The Japanese phrase shokoyoku no aki, the fall appetite, brings to mind the bounties of the harvest such as chestnuts, mushrooms, potatoes, pumpkin, grapes and pears. But perhaps the phrase should be shokoyoku no Akiba, or the “hunger of Akihabara,” Tokyo’s most unique and possibly its best undiscovered gastric destination.
The influence of otaku is, of course, there in dishes from the gourmet to the grotesque. Maniacs frantic to purchase limited goods need quick, abundant, high-calorie, cheap food and often eat standing in lines or groups. This avoids the awkwardness of solitary sit-down dining. The imbedded culture of creativity and accelerated information sharing means a market ripe for experimentation to capture popular and media attention. Tourism and development in the area has accentuated the gentrified and gimmicky sides.
The must try dish of Akihabara is a humble one that has become synonymous with the local maid cafe boom: omelet rice. It is overpriced at 1,000 yen (plus 500 yen for seating), but then there is the service. The best is @home café and their Hiyoko-san Bowl, a.k.a. “Moe Omu Rice.” Heavily spiced rice is topped with a soft-cooked omelet that is cut open and spread as a pallet for the maid to write a message in ketchup.
If dining on foot is agreeable, there is the 270 yen canned oden” (Japanese stew) from Chichibu Denki’s vending machines. The origin myth has it the owner imported the idea from Japan’s north country in the 1990s thinking otaku waiting cold mornings for store or idol events could stay warm. Oden-kan, as it is called, is now so popular that Chichibu reports earnings of $850,000 a year from two vending machines and has starting carrying a variety of canned oden, yakitori, ramen, soups and even puddings. Oden is a racket – there is even competitors offering curry oden and “Oden-kan-chan” souvenirs. Similarly, Satake Corporation serves up souvenirs emergency rations, packet food and unique culinary inventions that play into the military otaku fantasy.
Another fantastic choice is tsundere rice. Tsundere, or “snub and melt,” is otaku slang for someone who is mean or insensitive but has kind intensions. For the gourmet rendition of the taste, a rice bowl covered in a smorgasbord of sliced, raw meats is liberally topped off with both cool cream dressing – the figurative melting – and wasabi – the snub. All that, and a hardboiled “golden egg” (literally, it’s painted) for 787 yen.
Desserts are abundant in Akihabara, from apple croquette (140 yen) to moffurutan, a puffy white waffle made out of mochi, a sticky Japanese rice cake. It is surprisingly cheap (250 yen) and edible, though a touch bland, thus the plentiful topping choices. A standout is cream and azuki, Japanese sweet red beans. Right next door is Akiba Noodle Sakura, which boasts 400 types of instant noodles gathered from across Japan and available for preparation in the hip postwar 1950s setting. Their claim to fame is the ”incredible transforming ramen,” which changes from tonkatsu to tonkatsu soy sauce noodles when a packet is added to the hot water. Yes, the packet is probably soy sauce, but most chose to be blissfully ignorant. For 180 yen take out and 310 yen prepared in store, regulars can afford that luxury.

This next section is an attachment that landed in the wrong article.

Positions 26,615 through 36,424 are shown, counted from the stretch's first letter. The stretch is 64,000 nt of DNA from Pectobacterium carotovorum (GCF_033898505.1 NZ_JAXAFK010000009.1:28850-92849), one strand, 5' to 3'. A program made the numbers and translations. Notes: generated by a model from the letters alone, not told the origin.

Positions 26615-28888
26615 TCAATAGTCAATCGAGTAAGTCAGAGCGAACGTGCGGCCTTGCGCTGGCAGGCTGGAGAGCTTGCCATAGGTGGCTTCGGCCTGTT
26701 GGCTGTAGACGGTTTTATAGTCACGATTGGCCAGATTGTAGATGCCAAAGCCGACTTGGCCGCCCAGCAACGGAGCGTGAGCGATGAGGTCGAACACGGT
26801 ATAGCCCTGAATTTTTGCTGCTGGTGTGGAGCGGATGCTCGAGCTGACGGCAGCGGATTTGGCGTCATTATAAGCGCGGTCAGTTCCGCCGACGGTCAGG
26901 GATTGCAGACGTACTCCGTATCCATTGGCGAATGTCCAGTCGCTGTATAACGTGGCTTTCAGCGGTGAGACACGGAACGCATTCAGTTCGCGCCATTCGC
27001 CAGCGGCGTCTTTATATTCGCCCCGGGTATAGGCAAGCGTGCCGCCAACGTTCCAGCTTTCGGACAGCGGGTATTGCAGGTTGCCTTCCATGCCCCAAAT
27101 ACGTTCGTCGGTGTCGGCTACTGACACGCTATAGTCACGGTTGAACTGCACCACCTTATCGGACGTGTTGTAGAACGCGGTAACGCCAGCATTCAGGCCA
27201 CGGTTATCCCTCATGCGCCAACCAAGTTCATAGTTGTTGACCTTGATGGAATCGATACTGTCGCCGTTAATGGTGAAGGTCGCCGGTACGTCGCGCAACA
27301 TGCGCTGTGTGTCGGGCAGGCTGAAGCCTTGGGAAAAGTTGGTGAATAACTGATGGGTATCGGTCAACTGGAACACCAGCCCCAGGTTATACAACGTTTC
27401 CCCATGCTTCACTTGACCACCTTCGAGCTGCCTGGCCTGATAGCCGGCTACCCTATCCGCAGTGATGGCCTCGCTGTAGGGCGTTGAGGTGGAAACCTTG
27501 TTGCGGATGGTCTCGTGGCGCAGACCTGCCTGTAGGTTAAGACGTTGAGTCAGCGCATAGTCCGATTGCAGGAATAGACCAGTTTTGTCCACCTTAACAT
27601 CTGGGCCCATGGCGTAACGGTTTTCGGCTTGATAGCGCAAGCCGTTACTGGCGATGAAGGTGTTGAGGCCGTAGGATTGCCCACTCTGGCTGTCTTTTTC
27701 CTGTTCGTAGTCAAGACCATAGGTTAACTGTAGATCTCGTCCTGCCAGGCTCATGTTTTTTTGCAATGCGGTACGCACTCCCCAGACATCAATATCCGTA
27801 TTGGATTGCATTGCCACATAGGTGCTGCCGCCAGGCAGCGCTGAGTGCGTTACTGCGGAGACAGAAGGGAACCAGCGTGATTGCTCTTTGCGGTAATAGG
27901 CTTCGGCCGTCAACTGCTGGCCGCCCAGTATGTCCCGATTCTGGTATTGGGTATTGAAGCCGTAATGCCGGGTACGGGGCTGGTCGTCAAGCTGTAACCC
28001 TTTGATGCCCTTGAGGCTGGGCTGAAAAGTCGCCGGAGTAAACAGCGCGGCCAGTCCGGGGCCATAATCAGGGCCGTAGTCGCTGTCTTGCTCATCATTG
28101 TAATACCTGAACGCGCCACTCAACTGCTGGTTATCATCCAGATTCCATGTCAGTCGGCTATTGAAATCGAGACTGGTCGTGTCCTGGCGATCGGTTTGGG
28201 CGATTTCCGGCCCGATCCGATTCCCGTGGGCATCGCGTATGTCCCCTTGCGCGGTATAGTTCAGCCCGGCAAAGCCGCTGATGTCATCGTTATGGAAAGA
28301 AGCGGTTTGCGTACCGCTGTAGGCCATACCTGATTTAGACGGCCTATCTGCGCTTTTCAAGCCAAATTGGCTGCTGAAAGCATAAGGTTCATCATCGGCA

For something more substantial, Tokyo’s most authentic cheese hot dog, a real American hotdog overflowing with cheese crispy baked onto the bun and served with pink lemonade and potato chips, can be had for 850 yen at Café Moco. Alternatively, chiocciol@pizzeria in the UDX Building has some of the best Italian oven-baked pizza around as a 980-yen lunch set.
The nearby Akiba Ichi food court boasts the Akiba Burger, a 22-centimeter tower of all-beef burger for 1,890 yen, and Akibayaki, a 30-centimer wide slab of Osakan okonomiyaki (Japanese pizza). Truly an eclectic and over-indulgent treat worthy of the Akihabara label. But like the rest of the town these days, the price – 2,980 yen – is a bit too rich for many an otaku’s taste.
Mitsuwa Building 6-7F, 1-11-4 Soto-Kanda, Chiyoda-ku, Tokyo-to, 101-0021
3-12-15 Soto-Kanda, Chiyoda-ku, Tokyo-to 101-0021
3-7-5 Soto-Kanda, Chiyoda-ku, Tokyo-to 101-0021
3-6-9 Soto-Kanda, Chiyoda-ku, Tokyo-to 101-0021
3-1-2 Soto-Kanda, Chiyoda-ku, Tokyo-to, 101-0021
3-15-6 Soto-Kanda, Chiyoda-ku, Tokyo-to 101-0021
Akiba Noodle Sakura
3-15-6 Akibako Tower 2F, Soto-Kanda, Chiyoda-ku, Tokyo-to 101-0021
1-12-2 Shimura Musen Building, 1F, Soto-Kanda, Chiyoda-ku, Tokyo-to 101-0021
4-14-1 UDX Building Akiba Ichi 1F, Soto-Kanada, Chiyoda-ku, Tokyo-to 101-0021
Burger Café Asyl
4-14-1 UDX Building Akiba Ichi 2F, Soto-Kanada, Chiyoda-ku, Tokyo-to 101-0021
4-14-1 UDX Building Akiba Ichi 3F, Soto-Kanada, Chiyoda-ku, Tokyo-to 101-0021
EDITOR’S NOTE: As of writing, both Dragon Ice and Akiba Noodle went out of busines